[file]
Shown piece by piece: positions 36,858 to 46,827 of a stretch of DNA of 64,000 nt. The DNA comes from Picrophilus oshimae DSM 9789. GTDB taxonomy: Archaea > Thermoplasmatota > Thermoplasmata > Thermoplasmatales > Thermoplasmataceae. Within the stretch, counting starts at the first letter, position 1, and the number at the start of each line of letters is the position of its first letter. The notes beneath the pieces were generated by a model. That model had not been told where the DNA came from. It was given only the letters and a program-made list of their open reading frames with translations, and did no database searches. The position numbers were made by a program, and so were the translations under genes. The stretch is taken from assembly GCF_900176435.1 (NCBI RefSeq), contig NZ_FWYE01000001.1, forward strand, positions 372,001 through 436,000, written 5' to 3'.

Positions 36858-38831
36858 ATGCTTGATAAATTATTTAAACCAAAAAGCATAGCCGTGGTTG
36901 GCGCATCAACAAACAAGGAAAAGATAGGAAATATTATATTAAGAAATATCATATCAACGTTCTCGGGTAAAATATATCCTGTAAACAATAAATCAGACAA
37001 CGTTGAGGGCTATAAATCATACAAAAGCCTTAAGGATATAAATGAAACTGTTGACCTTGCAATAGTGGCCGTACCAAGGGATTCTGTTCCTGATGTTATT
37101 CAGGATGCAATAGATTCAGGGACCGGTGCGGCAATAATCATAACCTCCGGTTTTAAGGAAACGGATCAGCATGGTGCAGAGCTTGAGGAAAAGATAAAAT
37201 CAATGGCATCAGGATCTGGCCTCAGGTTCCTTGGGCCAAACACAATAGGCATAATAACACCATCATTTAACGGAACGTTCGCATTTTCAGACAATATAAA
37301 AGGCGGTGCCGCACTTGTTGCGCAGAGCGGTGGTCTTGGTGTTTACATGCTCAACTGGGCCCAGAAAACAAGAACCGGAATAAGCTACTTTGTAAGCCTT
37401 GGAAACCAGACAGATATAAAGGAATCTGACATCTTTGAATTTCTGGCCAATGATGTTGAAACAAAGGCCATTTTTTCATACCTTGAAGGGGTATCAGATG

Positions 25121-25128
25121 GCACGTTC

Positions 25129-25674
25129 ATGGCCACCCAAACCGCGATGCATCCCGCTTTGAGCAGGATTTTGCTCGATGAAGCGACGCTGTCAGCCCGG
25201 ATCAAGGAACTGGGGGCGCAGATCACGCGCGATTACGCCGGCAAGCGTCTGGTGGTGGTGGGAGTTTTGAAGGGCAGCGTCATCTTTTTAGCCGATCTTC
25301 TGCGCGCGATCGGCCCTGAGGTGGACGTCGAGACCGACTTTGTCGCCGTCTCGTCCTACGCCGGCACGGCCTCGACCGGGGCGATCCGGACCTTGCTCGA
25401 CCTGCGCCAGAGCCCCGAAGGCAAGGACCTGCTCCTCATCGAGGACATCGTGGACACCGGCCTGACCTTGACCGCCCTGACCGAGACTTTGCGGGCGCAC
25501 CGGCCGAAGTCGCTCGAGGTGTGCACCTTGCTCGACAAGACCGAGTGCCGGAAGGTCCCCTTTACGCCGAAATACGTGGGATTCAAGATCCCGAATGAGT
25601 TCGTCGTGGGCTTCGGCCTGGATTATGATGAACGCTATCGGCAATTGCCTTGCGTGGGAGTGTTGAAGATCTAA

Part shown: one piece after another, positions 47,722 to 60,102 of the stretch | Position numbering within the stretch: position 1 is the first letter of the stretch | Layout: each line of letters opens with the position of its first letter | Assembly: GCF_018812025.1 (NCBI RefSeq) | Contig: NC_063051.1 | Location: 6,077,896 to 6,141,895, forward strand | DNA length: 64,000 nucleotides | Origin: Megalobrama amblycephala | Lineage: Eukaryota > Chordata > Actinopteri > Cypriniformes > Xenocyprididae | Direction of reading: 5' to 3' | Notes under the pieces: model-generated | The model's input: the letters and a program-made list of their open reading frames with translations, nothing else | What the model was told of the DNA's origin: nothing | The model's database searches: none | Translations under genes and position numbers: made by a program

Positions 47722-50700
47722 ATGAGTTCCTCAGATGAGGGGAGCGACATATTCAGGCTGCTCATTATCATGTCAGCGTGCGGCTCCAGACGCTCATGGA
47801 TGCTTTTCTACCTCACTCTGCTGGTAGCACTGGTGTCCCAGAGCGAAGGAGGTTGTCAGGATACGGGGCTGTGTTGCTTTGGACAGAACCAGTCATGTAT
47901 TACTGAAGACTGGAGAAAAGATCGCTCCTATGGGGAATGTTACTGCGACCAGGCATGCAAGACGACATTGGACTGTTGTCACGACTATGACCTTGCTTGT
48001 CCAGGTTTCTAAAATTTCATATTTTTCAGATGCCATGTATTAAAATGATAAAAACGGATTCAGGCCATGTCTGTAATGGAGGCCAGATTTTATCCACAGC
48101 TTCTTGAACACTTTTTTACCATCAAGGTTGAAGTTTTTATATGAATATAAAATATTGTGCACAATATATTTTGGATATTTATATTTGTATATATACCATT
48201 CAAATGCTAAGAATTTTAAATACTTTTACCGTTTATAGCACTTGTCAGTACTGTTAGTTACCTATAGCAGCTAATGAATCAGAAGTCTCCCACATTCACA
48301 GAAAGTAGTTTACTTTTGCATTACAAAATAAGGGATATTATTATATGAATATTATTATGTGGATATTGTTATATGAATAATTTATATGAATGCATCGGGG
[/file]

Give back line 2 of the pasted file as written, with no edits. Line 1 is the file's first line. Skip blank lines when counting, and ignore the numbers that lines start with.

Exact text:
Positions 36858-38831